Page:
The immediacy of moment-to-moment transactions is intense, but so is an intimate connection with the ancient past.
Shop keepers are expected to offer it while you shop. Many shops will sit you down for tea and go into a sales presentation while you drink it.
Even the smallest and seemingly insignificant parts of life revolve around this beverage.
At this time in my life, I was intent on learning to play tablas, and-- after we all drank tea-- I took a lesson from this harmonium player.
Drinking tea together is a prelude to activity. Like the toast, it is a ceremony that establishes mutual good will for whatever interaction will follow.
In the mid 1600s during construction of the Taj Mahal, the tea trade was dominated by China. India wouldn't become a source of tea until the East India Tea Company encountered difficulties with Chinese tea trade. In the 1830s Britain began actively planning tea production in India, and full tea plantations were up and running by the 1880s.
1859- Britain imported 31K tons of Chinese tea
But 40 years later, things had changed.
1899- Britain imported 7K tons of Chinese tea
Britain imported 99K tons of Indian tea
But the India Tea Association identified a problem. Domestic tea drinkers had begun adding more milk and sugar than recommended, and they also began adding spices. This was an issue to them because people used less tea leaves and more spices, minimizing the tea consumption. One tea campaigner wrote back to the India Tea Association, "Steps are now being taken to have this remedied. It is in the Cawnpore Mill area that we have found this so-called spiced tea... and we are now employing our own hawkers in that district who sell well-made liquid tea in direct competition to the unsavoury and badly prepared decoction known as 'spiced tea.'" (Collingham 2006:197)
Flavoring milk-based drinks with spices has been a part of Indian cuisine for centuries. British tea drinkers viewed spiced tea as an adulteration of tea, but domestic producers of masala chai saw it simply as adding tea to a spiced milky beverage that they already consumed.
Tea in India is inextricably linked with the baggage of exploitation and colonialism. Masala chai is an important beverage that India used to maintain a type of autonomy during the period of British exploitation. When masala chai became popular, it functioned as a subtle form of domestic passive resistance against British domination. Masala chai was a way of absorbing an element of British culture that was practically being forced down their throats, while changing it enough to assert a feeling of personal ownership over the drink.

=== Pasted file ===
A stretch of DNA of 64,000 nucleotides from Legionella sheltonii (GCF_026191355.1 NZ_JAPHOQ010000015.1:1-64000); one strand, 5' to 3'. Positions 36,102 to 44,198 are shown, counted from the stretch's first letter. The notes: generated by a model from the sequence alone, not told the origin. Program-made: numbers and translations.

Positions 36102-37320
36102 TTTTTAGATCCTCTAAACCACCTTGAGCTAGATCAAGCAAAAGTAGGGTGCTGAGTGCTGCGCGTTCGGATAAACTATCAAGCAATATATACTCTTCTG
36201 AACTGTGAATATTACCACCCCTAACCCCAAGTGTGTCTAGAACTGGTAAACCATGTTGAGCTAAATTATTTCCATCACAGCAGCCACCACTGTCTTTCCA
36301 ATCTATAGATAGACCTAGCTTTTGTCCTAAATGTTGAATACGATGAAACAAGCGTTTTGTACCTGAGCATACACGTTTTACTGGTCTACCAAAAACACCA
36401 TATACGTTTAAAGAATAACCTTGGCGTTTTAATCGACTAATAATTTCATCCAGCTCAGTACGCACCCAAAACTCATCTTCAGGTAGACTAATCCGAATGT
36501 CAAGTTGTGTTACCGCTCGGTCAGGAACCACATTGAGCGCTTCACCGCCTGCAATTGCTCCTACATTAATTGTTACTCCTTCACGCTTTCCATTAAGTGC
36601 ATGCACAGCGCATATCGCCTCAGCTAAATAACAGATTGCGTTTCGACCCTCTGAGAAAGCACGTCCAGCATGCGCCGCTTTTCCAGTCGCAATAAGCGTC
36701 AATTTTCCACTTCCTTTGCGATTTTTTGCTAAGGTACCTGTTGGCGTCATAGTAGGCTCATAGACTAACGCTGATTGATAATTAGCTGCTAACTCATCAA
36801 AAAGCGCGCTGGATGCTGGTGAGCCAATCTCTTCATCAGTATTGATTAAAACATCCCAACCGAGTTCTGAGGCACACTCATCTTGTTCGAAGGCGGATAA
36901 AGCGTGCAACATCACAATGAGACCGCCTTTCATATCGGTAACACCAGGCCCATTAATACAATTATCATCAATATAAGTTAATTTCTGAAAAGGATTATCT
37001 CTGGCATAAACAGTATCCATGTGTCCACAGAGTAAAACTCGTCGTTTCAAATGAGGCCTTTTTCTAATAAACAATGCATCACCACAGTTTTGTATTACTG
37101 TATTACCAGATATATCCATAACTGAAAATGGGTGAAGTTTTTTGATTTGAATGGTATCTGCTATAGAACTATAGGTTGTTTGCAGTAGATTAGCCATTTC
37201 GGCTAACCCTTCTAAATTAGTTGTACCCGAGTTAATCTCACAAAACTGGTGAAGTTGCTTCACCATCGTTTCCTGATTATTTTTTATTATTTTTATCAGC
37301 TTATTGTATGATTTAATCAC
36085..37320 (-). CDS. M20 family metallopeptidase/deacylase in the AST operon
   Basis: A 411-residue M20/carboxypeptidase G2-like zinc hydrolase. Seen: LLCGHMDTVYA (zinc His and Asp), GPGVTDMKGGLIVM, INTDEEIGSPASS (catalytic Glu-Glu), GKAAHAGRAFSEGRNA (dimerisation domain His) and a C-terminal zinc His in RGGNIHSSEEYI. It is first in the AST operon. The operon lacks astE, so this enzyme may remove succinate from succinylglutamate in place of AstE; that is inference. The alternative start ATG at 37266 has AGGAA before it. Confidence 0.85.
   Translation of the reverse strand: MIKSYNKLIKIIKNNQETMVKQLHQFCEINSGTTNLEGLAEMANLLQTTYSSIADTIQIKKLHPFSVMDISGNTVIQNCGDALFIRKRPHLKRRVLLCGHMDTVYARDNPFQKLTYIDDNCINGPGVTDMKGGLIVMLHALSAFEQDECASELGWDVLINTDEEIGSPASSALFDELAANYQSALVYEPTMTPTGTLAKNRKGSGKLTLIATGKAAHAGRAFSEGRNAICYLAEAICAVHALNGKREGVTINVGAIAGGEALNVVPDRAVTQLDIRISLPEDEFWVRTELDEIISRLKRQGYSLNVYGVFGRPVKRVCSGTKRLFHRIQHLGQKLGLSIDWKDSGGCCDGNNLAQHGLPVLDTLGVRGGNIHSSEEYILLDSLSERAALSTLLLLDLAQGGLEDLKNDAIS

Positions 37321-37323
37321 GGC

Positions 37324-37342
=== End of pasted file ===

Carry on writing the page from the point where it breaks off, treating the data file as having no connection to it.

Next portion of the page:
When a beverage is delicious, affordable, and has popular momentum, there is almost no stopping it. Now, a century later, you can buy a cup of masala chai at any corner cafe. Though 'chai' means 'tea,' and 'masala' means 'spice mix,' the word 'chai' has come to take a new global vernacular meaning of 'spiced tea.'
The milk you use is pretty important, too. I was told by multiple people that camel milk is the best for virility. If you want to start having kids, drink camel milk, everyone said.
We drove around but only found the next best milk for virility: buffalo milk!
We had gone out into the night down a tiny alley and found some guys cooking hot milk in what looked like a wok. They stirred the milk in the wok over a fire until it boiled, then poured the contents into cups and handed them out. A milk-skin cheese formed on top of your drink, and we ate it (a must if you want that 'virility').
I took a sip-- it had been sweetened slightly, it was rich and warm. Milk like this-- wow. It was a long way from the plastic-like pasteurized milk I grew up on.
In many regions, masala chai is usually made with buffalo milk, but this is difficult to find in the US.
Did they use buffalo milk? Did they use... camel milk? Was it the sugar or the spice blend? I'll never know what made that tea so mind-searingly delicious, but I will always remember that moment. I make masala chai every couple of weeks or so, trying to get back to that place... and it's hit or miss. Sometimes I nail it just right-- but if you let the leaves steep too long you will quickly end up with a tannin, bitter brew. Steep them not long enough and your tea will be watery.
The spices are fun to play around with too. Sometimes I go crazy and put in tons of cardamon. Sometimes I go heavy on the cinnamon. But a life without spice? Chai without cardamom? It's unfathomable.
Collingham, Lizzie. (2006). "Chai: The Great Tea Campaign." Curry: A Tale of Cooks & Conquerors. pp 187-214. New York: Oxford University Press.
Standage, Tom. (2005) A History of the World in 6 Glasses. New York: Walker. (p211-220)